It’s certainly not the first time that there has been a semiconductor crisis in the past decade, however this time it looks set to last for possibly the next couple of years. So what’s going on exactly and how might this affect you.

Well first and foremost everything pretty much that we use on a daily basis from the second we wake up from our alarm clocks, toothbrushes, razors, phones, televisions and kitchen appliances to our wristwatches, cars, computers, our pets and security cameras as well as newer technologies, products, services, software, cryptocurrencies, 5G, cloud computing… basically all the way through our day, to the minute we go to bed heavily relies on devices and systems that cannot function without microchips.

Across industries due to new technologies, eco-friendliness, the pandemic and through consumerism there has been an almighty increase in demand from almost every sector of the market and understandably chip manufacturers are struggling to keep up with demand. Surprisingly or not, though the demand from smartphone and car manufacturers had caused a backlog in production last year, much of what we are seeing today has predominantly been caused by the pandemic, more equipment for hospitals has been needed, more people working from home than ever recorded, all needing computers, other office equipment and devices, as well as more of us shopping online not just to buy our weekly food but surfing the net using far more compute memory, and buying more new electronic devices, that also use microchips. Demand which had only just got out of hand, exploded out of control.

However it’s not a simple case of chip manufacturers going out to find new premises to expand into to meet the additional demand, it takes tens of billions of dollars to build the facilities required and once they are built it can take a year or two of testing before the factory is given the green light, and it doesn’t always fair favourably for those who have spent the money on developing such facilities with at least five of these factories in the last 15 years never making it to production, sometimes simply due to red tape, or because the costs to get the house in order goes far beyond budgets and funding, so there is little wonder as to why so few companies are willing to take the huge financial risk, though things might be about to change, which I will come to in a bit, but even if they do change soon, we could be in for a few years of higher prices on all products that use microchips, as well as further shortages in the supply of products, leading to further increases in retail prices.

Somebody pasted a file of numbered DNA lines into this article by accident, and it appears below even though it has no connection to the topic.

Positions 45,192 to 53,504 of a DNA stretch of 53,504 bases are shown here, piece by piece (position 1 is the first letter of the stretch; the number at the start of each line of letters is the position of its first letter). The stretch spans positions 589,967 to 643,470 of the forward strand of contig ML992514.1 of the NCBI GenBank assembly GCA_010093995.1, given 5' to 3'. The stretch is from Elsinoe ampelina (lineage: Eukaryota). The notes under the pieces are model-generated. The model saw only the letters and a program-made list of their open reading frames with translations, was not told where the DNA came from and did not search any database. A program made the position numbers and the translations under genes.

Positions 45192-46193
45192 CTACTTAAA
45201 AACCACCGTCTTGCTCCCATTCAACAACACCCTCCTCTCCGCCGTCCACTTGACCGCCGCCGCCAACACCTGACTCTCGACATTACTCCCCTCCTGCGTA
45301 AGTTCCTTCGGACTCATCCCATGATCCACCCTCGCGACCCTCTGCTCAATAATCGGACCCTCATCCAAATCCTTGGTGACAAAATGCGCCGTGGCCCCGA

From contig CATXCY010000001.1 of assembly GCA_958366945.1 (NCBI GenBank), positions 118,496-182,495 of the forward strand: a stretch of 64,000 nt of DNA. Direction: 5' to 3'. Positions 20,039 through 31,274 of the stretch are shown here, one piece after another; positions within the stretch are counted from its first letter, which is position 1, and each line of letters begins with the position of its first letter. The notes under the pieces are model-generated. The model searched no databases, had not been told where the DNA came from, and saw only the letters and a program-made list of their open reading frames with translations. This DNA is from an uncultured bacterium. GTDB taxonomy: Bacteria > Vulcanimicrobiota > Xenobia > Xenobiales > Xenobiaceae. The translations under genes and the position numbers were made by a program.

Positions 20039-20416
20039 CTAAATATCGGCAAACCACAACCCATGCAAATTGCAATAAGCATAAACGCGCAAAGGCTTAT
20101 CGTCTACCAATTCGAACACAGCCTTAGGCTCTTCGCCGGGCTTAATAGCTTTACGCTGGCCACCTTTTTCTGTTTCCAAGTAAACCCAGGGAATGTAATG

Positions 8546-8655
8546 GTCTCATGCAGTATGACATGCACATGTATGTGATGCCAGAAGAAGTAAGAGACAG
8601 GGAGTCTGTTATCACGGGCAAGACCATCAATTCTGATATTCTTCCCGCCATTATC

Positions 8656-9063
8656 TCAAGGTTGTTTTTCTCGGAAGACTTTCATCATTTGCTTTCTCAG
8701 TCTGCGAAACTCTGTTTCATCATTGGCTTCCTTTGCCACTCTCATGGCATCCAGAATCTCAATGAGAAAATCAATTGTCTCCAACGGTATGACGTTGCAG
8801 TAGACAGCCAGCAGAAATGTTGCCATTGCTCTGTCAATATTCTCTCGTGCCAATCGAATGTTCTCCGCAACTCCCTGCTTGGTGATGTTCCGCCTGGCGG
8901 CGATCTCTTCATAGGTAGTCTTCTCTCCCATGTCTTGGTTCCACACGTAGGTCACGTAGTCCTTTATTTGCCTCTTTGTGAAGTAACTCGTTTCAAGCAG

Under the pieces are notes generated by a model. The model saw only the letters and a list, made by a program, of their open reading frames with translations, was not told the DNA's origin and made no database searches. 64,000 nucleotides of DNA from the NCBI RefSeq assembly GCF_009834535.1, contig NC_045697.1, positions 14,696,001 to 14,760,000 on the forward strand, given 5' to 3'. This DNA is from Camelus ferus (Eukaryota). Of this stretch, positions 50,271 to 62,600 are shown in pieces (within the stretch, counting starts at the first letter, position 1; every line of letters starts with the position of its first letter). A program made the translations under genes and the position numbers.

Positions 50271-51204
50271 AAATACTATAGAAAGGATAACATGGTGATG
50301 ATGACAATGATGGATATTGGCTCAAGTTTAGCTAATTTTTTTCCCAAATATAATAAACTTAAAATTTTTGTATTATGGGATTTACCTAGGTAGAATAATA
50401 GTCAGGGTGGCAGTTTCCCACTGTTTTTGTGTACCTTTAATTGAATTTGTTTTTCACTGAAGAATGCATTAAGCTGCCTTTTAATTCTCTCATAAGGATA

Where are semiconductors made?

At present 63% of the world’s semiconductors are manufactured in Asia; Korea 31%, Taiwan 17%, China 10% and Japan 5%. The US which used to be one of if not the world’s largest chip manufacturers now accounts for just 28% of manufacturing but only supplies 12% of that to the world, while Europe accounts for 4% and elsewhere combined 5%.